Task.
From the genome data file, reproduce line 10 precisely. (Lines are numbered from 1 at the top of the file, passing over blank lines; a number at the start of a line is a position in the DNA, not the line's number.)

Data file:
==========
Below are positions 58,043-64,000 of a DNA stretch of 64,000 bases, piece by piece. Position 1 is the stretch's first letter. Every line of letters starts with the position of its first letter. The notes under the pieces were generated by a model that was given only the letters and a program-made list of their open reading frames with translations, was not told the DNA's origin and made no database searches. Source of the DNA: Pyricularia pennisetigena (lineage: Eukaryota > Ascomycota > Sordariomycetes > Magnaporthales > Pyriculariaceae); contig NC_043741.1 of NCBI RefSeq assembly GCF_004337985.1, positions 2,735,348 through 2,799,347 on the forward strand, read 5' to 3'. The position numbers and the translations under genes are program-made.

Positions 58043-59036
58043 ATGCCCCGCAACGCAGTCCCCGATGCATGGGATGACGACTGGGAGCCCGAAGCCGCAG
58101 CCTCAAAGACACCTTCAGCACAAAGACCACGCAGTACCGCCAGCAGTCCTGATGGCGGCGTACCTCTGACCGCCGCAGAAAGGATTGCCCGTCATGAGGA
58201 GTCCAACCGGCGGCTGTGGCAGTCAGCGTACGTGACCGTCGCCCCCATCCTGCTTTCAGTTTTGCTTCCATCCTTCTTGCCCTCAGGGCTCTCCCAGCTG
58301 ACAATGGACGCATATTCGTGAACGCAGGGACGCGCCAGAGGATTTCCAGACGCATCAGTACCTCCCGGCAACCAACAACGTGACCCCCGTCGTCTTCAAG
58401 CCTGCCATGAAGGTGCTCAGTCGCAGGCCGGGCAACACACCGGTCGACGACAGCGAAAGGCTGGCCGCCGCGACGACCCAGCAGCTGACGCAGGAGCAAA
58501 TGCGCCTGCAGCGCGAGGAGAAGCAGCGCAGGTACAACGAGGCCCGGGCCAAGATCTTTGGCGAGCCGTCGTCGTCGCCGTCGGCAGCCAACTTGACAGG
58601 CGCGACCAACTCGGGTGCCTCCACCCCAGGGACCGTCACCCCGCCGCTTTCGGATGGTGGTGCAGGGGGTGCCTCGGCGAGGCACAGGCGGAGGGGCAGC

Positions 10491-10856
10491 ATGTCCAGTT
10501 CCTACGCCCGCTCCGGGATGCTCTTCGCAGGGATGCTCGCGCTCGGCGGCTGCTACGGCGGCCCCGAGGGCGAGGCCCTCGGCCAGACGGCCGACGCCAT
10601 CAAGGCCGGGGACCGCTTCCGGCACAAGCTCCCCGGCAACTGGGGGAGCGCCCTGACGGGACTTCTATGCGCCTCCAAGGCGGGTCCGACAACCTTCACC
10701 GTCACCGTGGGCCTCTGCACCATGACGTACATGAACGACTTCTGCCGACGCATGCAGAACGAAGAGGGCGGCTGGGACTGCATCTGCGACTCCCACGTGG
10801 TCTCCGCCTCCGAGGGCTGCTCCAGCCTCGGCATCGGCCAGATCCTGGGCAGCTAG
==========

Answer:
Positions 10491-10856